Mental Health Stigmas in the Workplace

We welcome Beth from BooksNest sharing her personal experience of having obsessive-compulsive disorder (OCD) and the stigma surrounding mental health issues within the workplace.


In 2019, we hope that we can be more open and honest about our mental health. We hope that terms like depression, anxiety and OCD hold less of a stigma around them. But is this really how mental health is being perceived or are we still experiencing prejudicial thoughts in the workplace?

I have OCD; it is linked to my phobia of vomiting. Basically I wash my hands a lot, I am super aware of germs, I don’t like to touch things I don’t need to touch. This is just part of who I am, it’s in my everyday routine and hey, I don’t get ill much, so I guess it works! I sometimes make those close to me aware of my OCD, because they are usually then more considerate when ill and understand why I touch door handles using my sleeve and not my hand. However, in general, I find it is easier to stay quiet.

OCD is a well-known term and it is something that can be associated with many different ways of thinking. My fear of germs is just one example; some people have to keep things neat and tidy, others have to turn a light switch on and off a certain amount of times. The key thing is that people with OCD, obsessively have to do these things, there is no other option; if we don’t do them, the thought of it will just become too much for us.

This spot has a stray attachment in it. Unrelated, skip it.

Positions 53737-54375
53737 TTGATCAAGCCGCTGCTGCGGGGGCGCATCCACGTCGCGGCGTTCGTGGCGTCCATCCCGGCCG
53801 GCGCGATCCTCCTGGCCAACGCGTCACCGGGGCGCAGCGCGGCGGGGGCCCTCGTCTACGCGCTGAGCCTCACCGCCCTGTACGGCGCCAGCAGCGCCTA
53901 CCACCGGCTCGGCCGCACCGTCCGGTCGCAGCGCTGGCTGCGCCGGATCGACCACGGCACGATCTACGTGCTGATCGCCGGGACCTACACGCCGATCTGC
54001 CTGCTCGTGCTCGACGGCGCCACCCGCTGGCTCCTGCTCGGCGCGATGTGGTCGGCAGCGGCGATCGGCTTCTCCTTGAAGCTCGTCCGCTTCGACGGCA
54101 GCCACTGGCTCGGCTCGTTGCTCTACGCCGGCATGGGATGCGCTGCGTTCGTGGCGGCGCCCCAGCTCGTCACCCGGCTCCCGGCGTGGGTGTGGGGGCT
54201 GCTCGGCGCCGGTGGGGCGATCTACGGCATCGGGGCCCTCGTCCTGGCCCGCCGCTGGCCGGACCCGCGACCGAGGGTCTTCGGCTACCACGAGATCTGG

[bctt tweet=”I have seen the term OCD misused on probably a daily basis, especially at work. #ocd #mhuk ” username=”BobBrotchie”]

If a picture has been put up on the wall and it is a bit wonky, someone will declare it is ‘messing with their OCD’. I know this is unavoidable and will follow me everywhere, but I have now taken to asking people if they have OCD when they say this. If they are so willingly open to declare this condition, do they truly know what it feels to have to have their world a certain way or it will eat them up inside? I tend to find, that as soon as I say this to them, they are a lot more careful with how they bat about the term.

Of course, I find people treat me differently if I mention that I have OCD, which is why I usually only tell a handful of close friends. Suddenly people think they have to steer well away from you, or they can’t touch you or pass you things. It can become a bit much. The best sorts of people though, are those who respect the OCD and are mindful of what they sneeze and cough into.

[bctt tweet=”Having experienced the stigma of OCD in my workplace, I’ve also seen the effects of depression and how this can change your prospects at work. #ocd #mhuk” username=”BobBrotchie”]

I don’t think this should have any affect at all on your work life, but unfortunately it isn’t always that simple. When I was in the probation period of a job, I needed to attend some counselling sessions because my doctor thought I had symptoms of depression. I told my boss this and we had a chat about how I wouldn’t be able to be taken off of my probationary period until all of ‘this’ was sorted.